Perhaps, there is nothing that can be done (or will be done) that will change the trajectory of climate change that was set off many years ago, and sustained by hundreds of years of expansionist and extractivist colonialist economies? The political will to do so seems insufficient at best and, in places like the Amazon and the US, the crisis is still being accelerated in deliberate ways for reasons of political and economic expediency. The poles are melting (or, as we write this Autumn, not even freezing) and so we face an uncertain future — one that will now be part of our minds and our human cultures for as long as our species survives on this planet.

This Climate, Complexity, Change themed edition of Unpsychology will be published in Spring 2020 as a digital and online anthology and will, as usual, be offered free of charge to ensure maximum circulation of the ideas, writing and artwork. This issue will be published as a free downloadable e-book. We will complement this with online responses in writing, audio, video recording and art around the theme.

We invite submissions that respond to the theme as creatively as possible and which delve deeply into the issues of climate breakdown, complexity and change — whether this be to systems, individuals or to the wider ecologies we all exist within.

This call is for:

  • writers, visual artists and activists — who we encourage to tap into their complex, systemic and multitudinous selves…
  • musicians, composers, dancers, singers and all those curious about the songs and music of the global breakdown;
  • therapists, practitioners and soul-workers working with themes of climate anxiety, trauma and complexity in human psychological and spiritual therapeutic work;
  • work that addresses the deep, psychological implications of social and ecological connection, equality, inclusion and social cohesion as related to the climate emergency and related crises.

We prefer work that is entirely original and hasn’t been published or submitted elsewhere — we really want to encourage new frames for thinking about and responding to these themes — but if you have an existing project or perspective you think would fit this issue of Unpsychology, get in touch and have a chat with one of us.

The contexts for this call-out are numerous and inter-connecting:

Foremost amongst them is the Climate Emergency — the unprecedented challenge to the human and other-than-human world that underpins all our work in the Unpsychology community…

And others like:

…the truths and wisdoms that emerge from Gregory Bateson’s Ecology of Mind and Nora Bateson’s Warm Data and Trancontextuality…

…the webs and ecological systems that hold the contexts that underpin the emergency…

…the ideas that emerge from Warm Data and interdependent, relational ways of seeing…

…the ways that colonialism, racism and genocide are inextricably woven with extraction and exploitation of resources…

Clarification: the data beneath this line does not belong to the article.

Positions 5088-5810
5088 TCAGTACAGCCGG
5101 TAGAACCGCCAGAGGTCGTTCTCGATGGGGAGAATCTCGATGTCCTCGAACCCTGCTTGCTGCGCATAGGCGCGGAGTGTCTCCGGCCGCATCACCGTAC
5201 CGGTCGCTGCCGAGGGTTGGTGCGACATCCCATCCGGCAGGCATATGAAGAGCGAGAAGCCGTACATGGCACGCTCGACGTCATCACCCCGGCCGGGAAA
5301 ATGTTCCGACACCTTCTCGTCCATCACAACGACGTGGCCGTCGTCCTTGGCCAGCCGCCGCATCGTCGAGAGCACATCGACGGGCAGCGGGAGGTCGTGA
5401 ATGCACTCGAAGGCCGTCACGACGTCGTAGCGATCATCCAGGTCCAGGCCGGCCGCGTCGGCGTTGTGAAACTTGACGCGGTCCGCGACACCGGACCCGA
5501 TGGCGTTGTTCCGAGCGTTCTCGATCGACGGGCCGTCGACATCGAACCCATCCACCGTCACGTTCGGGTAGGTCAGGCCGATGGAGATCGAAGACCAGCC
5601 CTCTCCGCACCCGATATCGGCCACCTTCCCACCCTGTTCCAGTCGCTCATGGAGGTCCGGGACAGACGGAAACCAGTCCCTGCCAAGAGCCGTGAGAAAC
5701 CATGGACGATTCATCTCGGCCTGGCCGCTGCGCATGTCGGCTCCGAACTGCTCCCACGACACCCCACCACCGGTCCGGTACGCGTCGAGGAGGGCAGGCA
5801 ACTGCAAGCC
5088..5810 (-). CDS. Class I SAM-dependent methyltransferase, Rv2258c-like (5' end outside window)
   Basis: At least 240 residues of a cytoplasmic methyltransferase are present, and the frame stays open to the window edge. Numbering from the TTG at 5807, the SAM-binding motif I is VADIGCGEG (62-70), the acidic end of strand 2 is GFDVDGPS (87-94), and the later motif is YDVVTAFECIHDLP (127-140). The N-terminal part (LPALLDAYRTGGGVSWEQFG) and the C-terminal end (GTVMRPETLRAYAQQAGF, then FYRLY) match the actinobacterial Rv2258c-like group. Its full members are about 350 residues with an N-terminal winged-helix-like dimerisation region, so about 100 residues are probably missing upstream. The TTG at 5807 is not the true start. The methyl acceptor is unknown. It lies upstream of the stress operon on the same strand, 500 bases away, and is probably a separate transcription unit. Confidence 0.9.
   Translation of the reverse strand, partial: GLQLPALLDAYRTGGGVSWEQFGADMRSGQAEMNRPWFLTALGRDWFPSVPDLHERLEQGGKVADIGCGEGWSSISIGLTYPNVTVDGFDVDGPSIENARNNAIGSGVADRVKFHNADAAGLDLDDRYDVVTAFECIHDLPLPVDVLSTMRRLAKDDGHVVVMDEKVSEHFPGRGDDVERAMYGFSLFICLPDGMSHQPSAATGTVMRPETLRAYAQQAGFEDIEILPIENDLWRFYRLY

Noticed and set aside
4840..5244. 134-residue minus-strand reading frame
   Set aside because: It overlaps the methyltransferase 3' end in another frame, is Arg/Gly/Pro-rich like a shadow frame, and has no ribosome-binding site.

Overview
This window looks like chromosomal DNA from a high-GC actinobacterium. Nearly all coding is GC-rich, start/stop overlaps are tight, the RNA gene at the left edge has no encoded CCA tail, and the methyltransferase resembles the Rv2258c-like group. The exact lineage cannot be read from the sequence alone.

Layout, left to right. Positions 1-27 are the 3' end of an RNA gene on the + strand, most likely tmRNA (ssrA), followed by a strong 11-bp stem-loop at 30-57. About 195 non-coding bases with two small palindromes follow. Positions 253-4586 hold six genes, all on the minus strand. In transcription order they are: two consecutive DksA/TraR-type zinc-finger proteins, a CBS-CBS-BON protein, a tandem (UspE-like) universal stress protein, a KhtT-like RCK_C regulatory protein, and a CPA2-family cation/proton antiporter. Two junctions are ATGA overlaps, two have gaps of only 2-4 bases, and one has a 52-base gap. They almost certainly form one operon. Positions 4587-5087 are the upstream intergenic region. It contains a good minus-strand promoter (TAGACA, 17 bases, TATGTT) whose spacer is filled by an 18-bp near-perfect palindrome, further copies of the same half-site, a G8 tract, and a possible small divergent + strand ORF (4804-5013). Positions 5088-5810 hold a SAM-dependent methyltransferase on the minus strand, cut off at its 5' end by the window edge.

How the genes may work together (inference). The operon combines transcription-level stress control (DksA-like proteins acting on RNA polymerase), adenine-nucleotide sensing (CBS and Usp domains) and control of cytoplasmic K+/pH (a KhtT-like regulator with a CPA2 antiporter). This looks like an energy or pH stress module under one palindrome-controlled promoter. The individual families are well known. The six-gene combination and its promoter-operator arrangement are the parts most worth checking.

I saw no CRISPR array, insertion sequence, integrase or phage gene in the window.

…the climate mind and where it will be heading in a post-COVID world…

…the central place of climate justice in the responses to climate breakdown…

…the psychological (and un-psychological) edges of Extinction Rebellion, Dark Mountain and other nodes of climate activism and creation…

…the ecological Earth activism of indigenous communities and their allies…

…eco-feminism and eco-psychology intersections with the climate movement…

…the psychology and climate politics of food, veganism and the emergence of Animal Rebellion…

…the Sixth Mass Extinction…

…the effects of climate breakdown on the human and other-than-human…

…the grief, anxiety and despair that emerges…

…the joy, freedom and soulmaking that emerges…

…the voices of trees, animals, oceans, rivers, mountains and the humans who love them…

…or combinations of all or some of these…

…or anything else that comes to mind…

These can be settings and frameworks for essays, poetry, stories, artwork, music and video — and any combination of these.

The deadline for submissions is 30th December 2020. Submit writing in Word or Pages. Artwork as high quality jpeg. Contact Steve or Julia at submissions@unpsychology.org with any queries.

Note: We value our authors and artists, and know ourselves how difficult it is to get creative work out there. Unpsychology is a self–funded independent publication, and so we haven’t got the resources to pay people for their work at this time. However, your work will be profiled on social media, and you will be invited to be involved in launch events (COVID dependant, of course!). In addition, everyone who has their work published will receive a digital pack of goodies from Raw Mixture Publishing and Unpsychology Magazine.

* “The pattern of ordinary life, in which so much stays the same from one day to the next, disguises the fragility of its fabric” — The Dark Mountain Manifesto, 2009: https://dark-mountain.net/about/manifesto/